Supernatural Powers

No matter how victims fight back, they are never able to overcome the slasher.  Michael and Jason both manhandle their victims although they were nothing more than a sack of potatoes!

Brought Back from the Dead

michael myers listening to a phone

Despite being largely indestructible, both slashers have been beaten in a number of their movies, only to be brought back from the dead. Michael has been shot in both eyes and lit on fire, Jason blown up and dismembered, but both have survived to kill again!

Fun Fact: In Halloween Part 4: The Return of Michael Myers, Michael Myers can be seen 21:10 seconds into the film seemingly wearing Jason’s hockey mask.

Final Words: Halloween vs Friday the 13th

Both, Friday the 13th and Halloween, are fantastic horror franchises. Each movie features a number of gory, glorious kills which will grace the history book of slashers forever.  And while both slashers may be exploiting a similar genre niche and real-life fear of a masked, deranged psychopath killer, both contribute a steady stream of creativity in kill style.  Michael Myers and Jason Voorhees always offer an entertaining show that is undeniably exhilarating and always keeps viewers on the edge of their seats!

Check out our other article…Did Friday the 13th copy Halloween, to learn a little more about this horror franchise rivalry!


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Surprising Facts About the Halloween Franchise

Scary Movies and Series

Behind the Scenes, Secrets and Easter Eggs in the Halloween Movies 

Almost everyone and their mother has seen or at least heard of a Halloween movie. Michael Myers is famous for his shadowy movements and knife-slashing ways.  And while this mask-wearing creep might seem pretty straight forward…the Halloween franchise has hidden a few secrets, Easter Eggs and behind the scenes tidbits throughout the films.  These are some of the greatest and most shocking  Halloween movie trivia and secrets there are!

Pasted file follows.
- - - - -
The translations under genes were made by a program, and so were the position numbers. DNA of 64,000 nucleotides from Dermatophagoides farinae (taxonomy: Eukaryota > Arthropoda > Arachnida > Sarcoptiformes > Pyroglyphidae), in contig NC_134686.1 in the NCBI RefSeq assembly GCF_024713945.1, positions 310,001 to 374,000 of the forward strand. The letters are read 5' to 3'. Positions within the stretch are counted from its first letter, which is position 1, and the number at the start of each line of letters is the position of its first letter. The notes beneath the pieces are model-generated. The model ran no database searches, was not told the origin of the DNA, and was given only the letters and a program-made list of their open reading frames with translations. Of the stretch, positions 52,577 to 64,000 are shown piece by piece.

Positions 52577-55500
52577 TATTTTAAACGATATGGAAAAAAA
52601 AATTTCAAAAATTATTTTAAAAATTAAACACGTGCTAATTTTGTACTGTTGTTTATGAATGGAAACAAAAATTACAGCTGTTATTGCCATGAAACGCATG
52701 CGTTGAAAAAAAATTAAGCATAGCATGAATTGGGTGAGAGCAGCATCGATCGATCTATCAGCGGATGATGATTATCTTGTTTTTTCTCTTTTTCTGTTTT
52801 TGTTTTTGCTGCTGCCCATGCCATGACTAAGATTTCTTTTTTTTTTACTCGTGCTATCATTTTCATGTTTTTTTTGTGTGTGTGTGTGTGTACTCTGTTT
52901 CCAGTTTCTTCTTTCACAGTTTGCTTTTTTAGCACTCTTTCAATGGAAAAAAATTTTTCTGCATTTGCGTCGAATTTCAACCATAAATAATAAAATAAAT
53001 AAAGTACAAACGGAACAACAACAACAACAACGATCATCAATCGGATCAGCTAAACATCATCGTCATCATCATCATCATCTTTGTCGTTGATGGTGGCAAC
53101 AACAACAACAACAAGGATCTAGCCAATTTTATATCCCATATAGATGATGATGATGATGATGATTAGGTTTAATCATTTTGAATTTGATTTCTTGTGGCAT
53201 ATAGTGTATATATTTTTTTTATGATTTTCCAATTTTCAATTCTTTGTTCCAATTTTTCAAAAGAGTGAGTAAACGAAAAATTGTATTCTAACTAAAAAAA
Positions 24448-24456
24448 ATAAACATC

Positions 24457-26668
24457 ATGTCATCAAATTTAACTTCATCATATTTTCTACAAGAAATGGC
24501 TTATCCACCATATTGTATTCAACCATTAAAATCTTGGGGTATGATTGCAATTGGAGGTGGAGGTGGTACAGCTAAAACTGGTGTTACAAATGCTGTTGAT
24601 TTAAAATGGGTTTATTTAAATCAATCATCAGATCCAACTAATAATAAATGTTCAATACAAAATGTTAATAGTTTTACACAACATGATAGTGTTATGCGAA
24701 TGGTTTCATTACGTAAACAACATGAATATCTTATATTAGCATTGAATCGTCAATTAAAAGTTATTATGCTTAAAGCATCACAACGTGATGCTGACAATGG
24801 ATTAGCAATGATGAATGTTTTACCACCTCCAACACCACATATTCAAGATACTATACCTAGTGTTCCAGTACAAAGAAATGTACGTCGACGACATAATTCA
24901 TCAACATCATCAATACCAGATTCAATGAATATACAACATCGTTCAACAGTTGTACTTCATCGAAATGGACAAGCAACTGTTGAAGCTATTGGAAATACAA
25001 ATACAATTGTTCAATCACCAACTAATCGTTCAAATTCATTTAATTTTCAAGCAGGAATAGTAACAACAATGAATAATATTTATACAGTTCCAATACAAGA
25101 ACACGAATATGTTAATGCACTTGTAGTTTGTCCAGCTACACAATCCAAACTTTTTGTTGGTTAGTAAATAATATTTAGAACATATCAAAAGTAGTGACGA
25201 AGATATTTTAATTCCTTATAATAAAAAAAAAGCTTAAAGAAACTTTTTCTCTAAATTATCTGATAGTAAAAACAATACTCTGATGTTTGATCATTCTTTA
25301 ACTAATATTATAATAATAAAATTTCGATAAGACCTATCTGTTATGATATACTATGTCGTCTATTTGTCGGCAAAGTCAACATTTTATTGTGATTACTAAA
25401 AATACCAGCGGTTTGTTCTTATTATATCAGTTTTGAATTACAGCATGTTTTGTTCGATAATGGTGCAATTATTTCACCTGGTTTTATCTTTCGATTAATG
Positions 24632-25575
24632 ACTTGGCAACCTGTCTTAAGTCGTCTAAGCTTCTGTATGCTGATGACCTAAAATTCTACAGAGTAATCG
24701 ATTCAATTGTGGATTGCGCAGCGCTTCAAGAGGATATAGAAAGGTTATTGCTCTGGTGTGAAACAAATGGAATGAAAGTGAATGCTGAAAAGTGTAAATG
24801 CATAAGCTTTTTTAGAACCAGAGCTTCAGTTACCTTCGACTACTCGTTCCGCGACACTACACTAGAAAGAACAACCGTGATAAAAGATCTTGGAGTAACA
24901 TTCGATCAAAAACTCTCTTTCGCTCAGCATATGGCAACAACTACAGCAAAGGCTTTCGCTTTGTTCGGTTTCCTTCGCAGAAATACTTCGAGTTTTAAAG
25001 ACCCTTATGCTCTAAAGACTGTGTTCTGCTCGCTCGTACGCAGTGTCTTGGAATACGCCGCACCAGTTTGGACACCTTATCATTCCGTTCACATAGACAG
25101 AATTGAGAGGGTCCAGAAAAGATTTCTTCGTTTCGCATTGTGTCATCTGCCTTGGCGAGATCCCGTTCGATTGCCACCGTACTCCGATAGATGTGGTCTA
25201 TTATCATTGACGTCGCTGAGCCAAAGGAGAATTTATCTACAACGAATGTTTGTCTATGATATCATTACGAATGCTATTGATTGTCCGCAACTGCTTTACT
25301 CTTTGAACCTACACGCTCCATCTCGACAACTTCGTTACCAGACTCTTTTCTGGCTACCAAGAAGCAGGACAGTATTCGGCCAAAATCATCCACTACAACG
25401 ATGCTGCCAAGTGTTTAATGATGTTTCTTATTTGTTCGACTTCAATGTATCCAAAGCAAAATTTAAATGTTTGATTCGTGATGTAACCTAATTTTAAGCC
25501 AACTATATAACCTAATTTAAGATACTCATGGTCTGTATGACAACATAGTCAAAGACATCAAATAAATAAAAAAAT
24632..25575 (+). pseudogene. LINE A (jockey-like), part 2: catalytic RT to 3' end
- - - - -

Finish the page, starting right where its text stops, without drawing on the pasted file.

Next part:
Most Surprising Things About the Halloween Movies and Michael Myers

The Fear Meter

Halloween (1978) was filmed out of sequence, and so badly in fact, that director John Carpenter created and implemented a “fear meter” to help Jamie and cast understand exactly how scared they should be in each scene.

Marion’s Recurring Role

Most people overlook Dr Loomis’ nurse from Halloween H20: 20 Years Later (1998) being the same actress, playing the same role (Nancy Stephens playing Nurse Marion) as from Halloween (1978) and Halloween II (1981).  She smokes in the earlier movies as well as in the later movie…where Jimmy’s friend asks her if anyone has ever told her that smoking kills. She replies cleverly with “Yea, but they’re all dead.”  Ironically, she dies pretty much at the end of that cigarette.

Jamie Lee Curtis Found Herself in the Halloween Movies

Jamie was nervous all the way up to the end of the first day of filming Halloween.  She reportedly spent the entire first day of production panicking over what she believed to be her poor performance. She even thought she was going to be fired. However, by the end of the day, John Carpenter himself called Jamie to congratulate her on securing her role as Laurie Strode, being very happy with her performance.

Mocking Jason Voorhees

In the beginning of Halloween H20: 20 Years Later (1998), short-lived character, Jimmy, scares Dr Loomis’ nurse, Marion, while wearing a hockey mask that looks eerily similar to the mask worn by Jason Voorhees. There is also a part in Halloween Part 4: the Return of Michael Myers about a third of the way into the movie where Michael Myers himself is seen wearing a hockey mask instead of his own mask while stalking Dr Loomis. Admittedly, some fans contest this scene, attributing the hockey mask-like shape to poor lighting and bad camera skills.

Season of the Witch III Director Cameo

The third installment of Halloween, Season of the Witch, is the only installment that is not about Michael Myers. Most people do not realize that the director and writer, Tommy Lee Wallace, is also the Silver Shamrock Commercial Announcer (voice only) throughout the film.

Laurie Strode Lends a Voice

Jamie Lee Curtis, the star who plays Laurie Strode in the first two movies (and 3 subsequent sequels years later), lends her voice as the Curfew Announcer and Telephone Operator in Halloween III: Season of the Witch.  This is an uncredited role…and more of a cameo appearance.

Michael Meyers

Halloween H20: 20 Years Later shows a newspaper clipping that features a misspelling of the infamous horror slasher…spelling his name “Michael Meyers” instead of “Michael Myers” (within the first 15 minutes of the film).

The Original Director Almost Directed H20